He’s a fountain of wizarding knowledge and an inspiration to us all. Please can someone Transfigure us into Albus Dumbledore?

Illustration of Albus Dumbledore from the second Order of the Phoenix infographic
Albus Dumbledore. © JKR/Pottermore Ltd.™ Warner Bros.

We can’t actually be the great man himself, but we’ve certainly picked up a few life tips from the old Hogwarts headmaster. So, at the very least, we can be 90% like him. Tops.

Don’t fight fire with fire

If there was one thing Albus Dumbledore was known for more than his love of sherbet lemons, it was his calm temper. The man just had tranquillity oozing out of his pores. This isn’t to say that he was never angry – we all remember the fury of Dumbledore – but when he was, it with entirely within reason.

He seized the table on which the silver instrument had stood and threw that, too. It broke apart on the floor and the legs rolled in different directions. ‘You do care,’ said Dumbledore. He had not flinched or made a single move to stop Harry demolishing his office. His expression was calm, almost detached.
Harry Potter and the Order of the Phoenix

Whenever someone would fly into a rage in front of Dumbledore, he would never react in the same way – that would just be fighting fire with fire, which doesn't get anyone anywhere. And it’s an attitude we should all adopt. There are ways to resolve disagreements without resorting to anger and Dumbledore’s canny ability to defuse a situation is a lesson for us all.

Dumbledore closing the doors
Harry Potter and the Order of the Phoenix

Don’t be afraid to speak from the heart

One of the best things about Dumbledore – and it’s a long list – was his willingness to talk candidly about matters that meant a lot to him, including a lot of his personal history. That ability to spill your guts when it’s appropriate is refreshing. It means there is little room for dishonesty and it’s the most mature way to approach a situation.

‘The truth.’ Dumbledore sighed. ‘It is a beautiful and terrible thing, and should therefore be treated with great caution. However, I shall answer your questions unless I have a very good reason not to, in which case I beg you’ll forgive me. I shall not, of course, lie.’
Harry Potter and the Philosopher’s Stone

Learn how to turn negatives into positives

Death changes everyone and for so many it’s something that sends you on a downward spiral – but not Dumbledore. When he was in his youth he lost both his parents and his younger sister, Ariana. He was initially depressed at having to care for orphaned Ariana, as he’d had plans for the future, which had since been derailed; and when Ariana died he blamed himself.

All those closest to Albus – and I count myself one of that lucky number – agree that Ariana’s death and Albus’s feeling of personal responsibility for it (though, of course, he was guiltless) left their mark upon him forever more. I returned home to find a young man who had experienced a much older person’s suffering. Albus was more reserved than before, and much less light-hearted.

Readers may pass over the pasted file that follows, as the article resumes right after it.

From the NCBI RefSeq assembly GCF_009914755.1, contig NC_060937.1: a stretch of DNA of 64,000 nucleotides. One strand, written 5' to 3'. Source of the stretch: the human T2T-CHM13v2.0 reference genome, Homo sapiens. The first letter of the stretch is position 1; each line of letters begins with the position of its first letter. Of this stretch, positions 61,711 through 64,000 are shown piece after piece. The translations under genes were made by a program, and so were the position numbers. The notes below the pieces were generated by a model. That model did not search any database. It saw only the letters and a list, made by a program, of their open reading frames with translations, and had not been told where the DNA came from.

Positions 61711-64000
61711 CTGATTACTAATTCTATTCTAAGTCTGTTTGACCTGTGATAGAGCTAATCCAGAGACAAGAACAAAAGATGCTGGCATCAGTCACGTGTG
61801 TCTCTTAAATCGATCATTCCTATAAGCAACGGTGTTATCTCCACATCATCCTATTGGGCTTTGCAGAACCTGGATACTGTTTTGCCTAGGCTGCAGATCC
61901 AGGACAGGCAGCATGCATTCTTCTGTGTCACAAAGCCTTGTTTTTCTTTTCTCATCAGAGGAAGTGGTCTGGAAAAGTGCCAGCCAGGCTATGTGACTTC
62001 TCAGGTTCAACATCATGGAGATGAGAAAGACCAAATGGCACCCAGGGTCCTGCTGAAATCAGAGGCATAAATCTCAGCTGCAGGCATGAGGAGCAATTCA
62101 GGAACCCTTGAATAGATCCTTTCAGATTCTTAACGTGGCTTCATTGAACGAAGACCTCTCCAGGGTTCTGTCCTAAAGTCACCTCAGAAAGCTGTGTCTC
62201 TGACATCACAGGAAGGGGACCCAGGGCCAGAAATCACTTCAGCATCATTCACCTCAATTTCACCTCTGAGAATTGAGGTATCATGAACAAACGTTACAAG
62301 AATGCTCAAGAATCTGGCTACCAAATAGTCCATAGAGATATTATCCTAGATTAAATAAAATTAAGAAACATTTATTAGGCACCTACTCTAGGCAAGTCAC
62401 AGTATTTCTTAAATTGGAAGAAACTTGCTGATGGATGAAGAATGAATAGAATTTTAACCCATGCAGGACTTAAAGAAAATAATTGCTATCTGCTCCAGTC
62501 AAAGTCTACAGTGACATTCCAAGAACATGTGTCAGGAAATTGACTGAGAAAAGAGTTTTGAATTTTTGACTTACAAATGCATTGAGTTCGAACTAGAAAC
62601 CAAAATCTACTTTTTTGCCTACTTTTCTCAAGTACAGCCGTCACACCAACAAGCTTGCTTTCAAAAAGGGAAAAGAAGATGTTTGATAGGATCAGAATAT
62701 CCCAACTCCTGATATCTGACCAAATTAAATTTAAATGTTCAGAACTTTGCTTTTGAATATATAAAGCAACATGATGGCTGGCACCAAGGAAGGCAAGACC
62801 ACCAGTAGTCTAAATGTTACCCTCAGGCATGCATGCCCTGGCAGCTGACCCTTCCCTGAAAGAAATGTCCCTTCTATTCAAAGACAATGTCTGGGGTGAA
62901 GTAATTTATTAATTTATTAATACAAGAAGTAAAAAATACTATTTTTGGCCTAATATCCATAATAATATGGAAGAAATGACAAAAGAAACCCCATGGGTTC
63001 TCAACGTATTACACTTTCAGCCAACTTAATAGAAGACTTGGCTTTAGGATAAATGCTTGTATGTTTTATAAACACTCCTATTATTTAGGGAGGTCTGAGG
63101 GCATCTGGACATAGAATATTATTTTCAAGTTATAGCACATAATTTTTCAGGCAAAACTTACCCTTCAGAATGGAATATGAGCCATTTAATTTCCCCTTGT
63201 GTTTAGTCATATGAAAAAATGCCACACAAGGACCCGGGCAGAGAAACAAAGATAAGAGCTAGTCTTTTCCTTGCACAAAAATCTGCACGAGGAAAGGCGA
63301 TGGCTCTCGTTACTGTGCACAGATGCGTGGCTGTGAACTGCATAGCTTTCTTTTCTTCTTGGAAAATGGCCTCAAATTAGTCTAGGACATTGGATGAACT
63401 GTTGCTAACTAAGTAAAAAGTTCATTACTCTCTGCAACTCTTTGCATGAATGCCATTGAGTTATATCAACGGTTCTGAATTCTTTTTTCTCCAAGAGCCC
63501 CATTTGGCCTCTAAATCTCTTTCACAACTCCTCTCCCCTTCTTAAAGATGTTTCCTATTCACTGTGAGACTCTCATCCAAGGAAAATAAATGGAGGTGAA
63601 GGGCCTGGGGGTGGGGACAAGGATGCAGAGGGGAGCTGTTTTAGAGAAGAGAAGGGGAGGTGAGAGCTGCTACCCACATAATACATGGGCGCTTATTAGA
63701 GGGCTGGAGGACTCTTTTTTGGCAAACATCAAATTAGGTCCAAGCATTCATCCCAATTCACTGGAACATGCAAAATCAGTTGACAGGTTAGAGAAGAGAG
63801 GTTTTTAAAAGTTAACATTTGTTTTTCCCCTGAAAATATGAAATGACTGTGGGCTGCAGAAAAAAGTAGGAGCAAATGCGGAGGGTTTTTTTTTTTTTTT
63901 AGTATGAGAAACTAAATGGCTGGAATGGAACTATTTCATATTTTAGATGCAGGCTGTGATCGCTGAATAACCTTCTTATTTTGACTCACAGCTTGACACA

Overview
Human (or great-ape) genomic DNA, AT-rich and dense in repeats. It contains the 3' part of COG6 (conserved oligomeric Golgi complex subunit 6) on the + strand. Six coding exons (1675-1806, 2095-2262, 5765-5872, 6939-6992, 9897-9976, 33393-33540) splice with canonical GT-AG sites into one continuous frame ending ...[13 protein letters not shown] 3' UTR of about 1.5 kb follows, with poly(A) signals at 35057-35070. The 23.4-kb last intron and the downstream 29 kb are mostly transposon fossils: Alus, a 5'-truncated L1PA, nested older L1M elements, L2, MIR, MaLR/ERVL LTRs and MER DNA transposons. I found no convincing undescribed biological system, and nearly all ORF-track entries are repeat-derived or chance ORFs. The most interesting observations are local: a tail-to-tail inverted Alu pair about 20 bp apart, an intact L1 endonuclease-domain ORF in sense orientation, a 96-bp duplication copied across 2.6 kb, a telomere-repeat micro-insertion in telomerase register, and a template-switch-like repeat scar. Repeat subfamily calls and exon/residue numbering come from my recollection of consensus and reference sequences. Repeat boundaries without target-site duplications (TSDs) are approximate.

Harry Potter and the Deathly Hallows

Anyone would be seriously broken-hearted after going through what Dumbledore had gone through at a young age, but where was this Dumbledore in the man we knew? The twinkly-eyed, playful headmaster who genuinely cared for his students and had an enviable attitude to life?

Dumbledore smiling from the Philosopher's Stone
Harry Potter and the Philosopher’s Stone

Dumbledore taught us to make sure we take what life throws at us and turn it into something positive. This doesn’t mean you should ignore tragedy, but Dumbledore showed that it shouldn’t dictate your future.

It’s a message Dumbledore imparted to his friends and students before he died and, when he did, it was something Harry had to take on board despite how hard his headmaster’s passing was. It’s important to remember the living as they were and don’t allow their death to cloud your mind, or to stop you living your best life.

Eat more sherbet lemons

Well, this one’s just obvious. Dumbledore was well known for his love of the bitter confectionary and had all-round excellent taste in other sweets too. The greatest wizard of all time being a cheeky ol’ sweet-tooth is just too perfect. Maybe he was high on sugar for the entirety of Harry’s adventures. And maybe we should be too.

‘Would you care for a sherbet lemon?’ ‘A what?’ ‘A sherbet lemon. They’re a kind of Muggle sweet I’m rather fond of.’
Harry Potter and the Philosopher’s Stone

Albus Dumbledore illustrated by Jim Kay
Illustration by Jim Kay © Bloomsbury Publishing Plc 2015, taken from Harry Potter and the Philosopher's Stone - Illustrated Edition

Stay humble

Humility was something Albus Dumbledore had running through his veins. Despite being the greatest wizard of his time, he certainly didn’t let it get to his head and was never condescending or belittling to others. This absence of arrogance is inspirational and a trait worth taking on because if Dumbledore, an extraordinary wizard and doer of so much good, wasn’t at all cocky, then what’s anyone else’s excuse?

‘But you think you’re right?’ said Harry. ‘Naturally I do, but as I have already proven to you, I make mistakes like the next man. In fact, being – forgive me – rather cleverer than most men, my mistakes tend to be correspondingly huger.’
Harry Potter and the Half-Blood Prince

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